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Out of School Blogging: Lesson Two Connective Writing & Connective Learning

Written by Kim Jaxon
May 23, 2012

by Sarah Macie Skipwith & Anthony Miranda


We ground our thinking of connective writing, as defined by Will Richardson, as the ability to publish in a variety of media with the intention of connecting and sharing it with others who have an interest (or passion) in the topic. Blogging concepts all relate to each other, so to reflect the connective nature of blogging concepts we start each lesson with a mini-lesson or “daily doses” lessons. The idea of daily doses is borrowed from Jeff Anderson’s book Mechanically Inclined, which focuses on teaching grammar. We apply his approach for teaching grammar to the teaching of blogging concepts. Anderson’s “daily doses” exposes students to grammar through a text that they are currently working with in quick 5 – 10 minute lessons, and then after the quick exposure, the students revisit those grammar concepts and think on the function and meaning of those specific grammar concepts. We find Anderson’s “daily doses” practice to be applicable to learning aspects of blogging, so we altered his approach to align with the teaching of blogging.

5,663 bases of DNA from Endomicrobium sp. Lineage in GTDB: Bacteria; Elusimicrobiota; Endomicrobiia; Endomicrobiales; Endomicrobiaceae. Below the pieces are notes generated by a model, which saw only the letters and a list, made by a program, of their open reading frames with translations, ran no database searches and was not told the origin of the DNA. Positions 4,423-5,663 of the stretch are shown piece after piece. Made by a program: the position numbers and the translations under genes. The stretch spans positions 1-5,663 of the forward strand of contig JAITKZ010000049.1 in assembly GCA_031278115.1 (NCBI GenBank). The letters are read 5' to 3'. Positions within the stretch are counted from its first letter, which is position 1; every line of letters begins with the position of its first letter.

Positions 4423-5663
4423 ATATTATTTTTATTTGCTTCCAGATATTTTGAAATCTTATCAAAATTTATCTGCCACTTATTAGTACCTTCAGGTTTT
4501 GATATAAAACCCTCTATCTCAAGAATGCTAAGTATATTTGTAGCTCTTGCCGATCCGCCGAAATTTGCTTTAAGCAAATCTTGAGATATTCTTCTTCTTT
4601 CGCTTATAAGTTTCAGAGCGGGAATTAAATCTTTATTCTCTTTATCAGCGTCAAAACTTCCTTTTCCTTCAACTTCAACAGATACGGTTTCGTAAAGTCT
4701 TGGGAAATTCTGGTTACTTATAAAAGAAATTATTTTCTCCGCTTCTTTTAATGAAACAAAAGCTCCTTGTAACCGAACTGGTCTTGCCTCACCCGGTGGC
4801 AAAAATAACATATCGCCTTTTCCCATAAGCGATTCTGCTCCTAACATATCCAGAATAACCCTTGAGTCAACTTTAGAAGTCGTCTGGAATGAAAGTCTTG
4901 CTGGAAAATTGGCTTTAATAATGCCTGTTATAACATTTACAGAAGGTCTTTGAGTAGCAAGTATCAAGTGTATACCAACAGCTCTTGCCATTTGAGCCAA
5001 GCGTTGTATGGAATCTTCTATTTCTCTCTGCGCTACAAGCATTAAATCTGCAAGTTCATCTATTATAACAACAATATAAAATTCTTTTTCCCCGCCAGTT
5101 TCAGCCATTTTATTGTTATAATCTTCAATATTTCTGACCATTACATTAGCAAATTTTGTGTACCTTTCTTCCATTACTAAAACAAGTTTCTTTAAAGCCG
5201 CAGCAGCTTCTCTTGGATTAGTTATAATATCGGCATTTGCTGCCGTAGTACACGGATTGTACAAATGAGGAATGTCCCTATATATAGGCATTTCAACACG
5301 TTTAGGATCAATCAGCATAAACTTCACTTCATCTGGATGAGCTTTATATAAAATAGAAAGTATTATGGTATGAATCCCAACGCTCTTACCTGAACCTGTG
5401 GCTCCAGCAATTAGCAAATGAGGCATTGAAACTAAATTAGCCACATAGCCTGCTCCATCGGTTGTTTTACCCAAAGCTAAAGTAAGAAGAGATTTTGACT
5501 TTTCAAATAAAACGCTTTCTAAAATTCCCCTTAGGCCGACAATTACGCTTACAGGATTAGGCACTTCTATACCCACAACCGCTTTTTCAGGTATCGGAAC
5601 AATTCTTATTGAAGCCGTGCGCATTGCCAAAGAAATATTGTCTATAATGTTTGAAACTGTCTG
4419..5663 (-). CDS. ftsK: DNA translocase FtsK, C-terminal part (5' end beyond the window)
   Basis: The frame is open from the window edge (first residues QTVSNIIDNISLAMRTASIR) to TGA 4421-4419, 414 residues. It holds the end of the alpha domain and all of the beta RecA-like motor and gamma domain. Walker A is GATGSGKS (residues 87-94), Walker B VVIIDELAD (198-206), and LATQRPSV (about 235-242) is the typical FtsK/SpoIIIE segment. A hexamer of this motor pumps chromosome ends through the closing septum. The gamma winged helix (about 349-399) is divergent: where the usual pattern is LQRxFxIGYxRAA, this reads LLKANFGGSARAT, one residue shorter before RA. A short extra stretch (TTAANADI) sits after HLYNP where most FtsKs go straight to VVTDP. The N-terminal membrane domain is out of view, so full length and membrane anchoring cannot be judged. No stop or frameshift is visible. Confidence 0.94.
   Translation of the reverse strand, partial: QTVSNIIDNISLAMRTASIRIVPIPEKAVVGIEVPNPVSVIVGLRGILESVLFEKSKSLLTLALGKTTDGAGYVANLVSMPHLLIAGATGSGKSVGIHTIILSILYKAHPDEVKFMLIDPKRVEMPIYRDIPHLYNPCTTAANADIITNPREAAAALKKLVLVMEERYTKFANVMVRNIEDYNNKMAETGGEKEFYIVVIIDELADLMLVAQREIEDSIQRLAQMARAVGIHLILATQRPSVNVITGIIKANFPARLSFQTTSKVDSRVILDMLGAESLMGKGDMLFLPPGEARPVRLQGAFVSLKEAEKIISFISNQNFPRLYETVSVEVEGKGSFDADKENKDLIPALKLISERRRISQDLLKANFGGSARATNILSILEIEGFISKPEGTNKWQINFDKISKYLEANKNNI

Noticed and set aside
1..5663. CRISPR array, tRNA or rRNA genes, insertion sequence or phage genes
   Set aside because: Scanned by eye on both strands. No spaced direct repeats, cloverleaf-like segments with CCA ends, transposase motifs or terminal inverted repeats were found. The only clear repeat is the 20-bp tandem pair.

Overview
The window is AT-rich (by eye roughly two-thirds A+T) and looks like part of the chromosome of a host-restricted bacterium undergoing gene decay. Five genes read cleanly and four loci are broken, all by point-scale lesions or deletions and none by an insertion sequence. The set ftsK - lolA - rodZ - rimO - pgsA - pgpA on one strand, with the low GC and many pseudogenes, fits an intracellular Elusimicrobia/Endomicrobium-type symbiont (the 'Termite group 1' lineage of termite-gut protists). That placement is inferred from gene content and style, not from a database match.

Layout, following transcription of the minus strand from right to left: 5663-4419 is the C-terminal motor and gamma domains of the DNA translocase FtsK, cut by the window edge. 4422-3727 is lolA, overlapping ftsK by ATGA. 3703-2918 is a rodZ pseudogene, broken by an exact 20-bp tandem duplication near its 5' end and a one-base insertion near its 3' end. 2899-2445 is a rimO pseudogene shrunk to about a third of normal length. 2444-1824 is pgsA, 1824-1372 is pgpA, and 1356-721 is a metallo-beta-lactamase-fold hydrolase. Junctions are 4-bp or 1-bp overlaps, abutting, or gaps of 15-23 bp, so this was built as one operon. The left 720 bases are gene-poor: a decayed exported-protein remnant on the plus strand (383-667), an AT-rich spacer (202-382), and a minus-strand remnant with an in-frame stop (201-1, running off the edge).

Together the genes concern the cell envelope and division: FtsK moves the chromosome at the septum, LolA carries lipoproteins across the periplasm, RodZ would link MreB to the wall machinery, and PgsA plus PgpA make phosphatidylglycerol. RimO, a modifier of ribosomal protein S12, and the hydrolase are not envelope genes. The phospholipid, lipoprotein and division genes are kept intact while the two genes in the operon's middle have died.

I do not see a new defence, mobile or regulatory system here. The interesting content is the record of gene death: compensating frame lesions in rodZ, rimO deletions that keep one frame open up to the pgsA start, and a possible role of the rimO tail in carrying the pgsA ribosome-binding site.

We start each break out lesson with a mini-lesson “daily dose.” The mini-lesson/ “daily dose” includes first revisiting the concept we went over in the previous break out lesson (multimodality), and then moving on to introducing the concept we were covering in the current lesson, which in this case, is connective writing. The way we revisit the last lesson is by simply recalling the big concepts of multimodality through conversation and by looking at the blog that our tutee wrote to see if she practiced/applied the concept from the last lesson. After the swift review of the last lesson, we move on to quickly introduce the concept of connective writing in blogging. Similar to our breakout session activity in the previous lesson, we use our blogs to model connective writing practices. We frame a brief discussion around how blogging can serve as a connection to conversations with other bloggers and an audience of the web. Using our own blogs as models, we introduce how using open-ended questions, hyperlinking, and commenting can all serve as ways to engage in dialogue with an audience.

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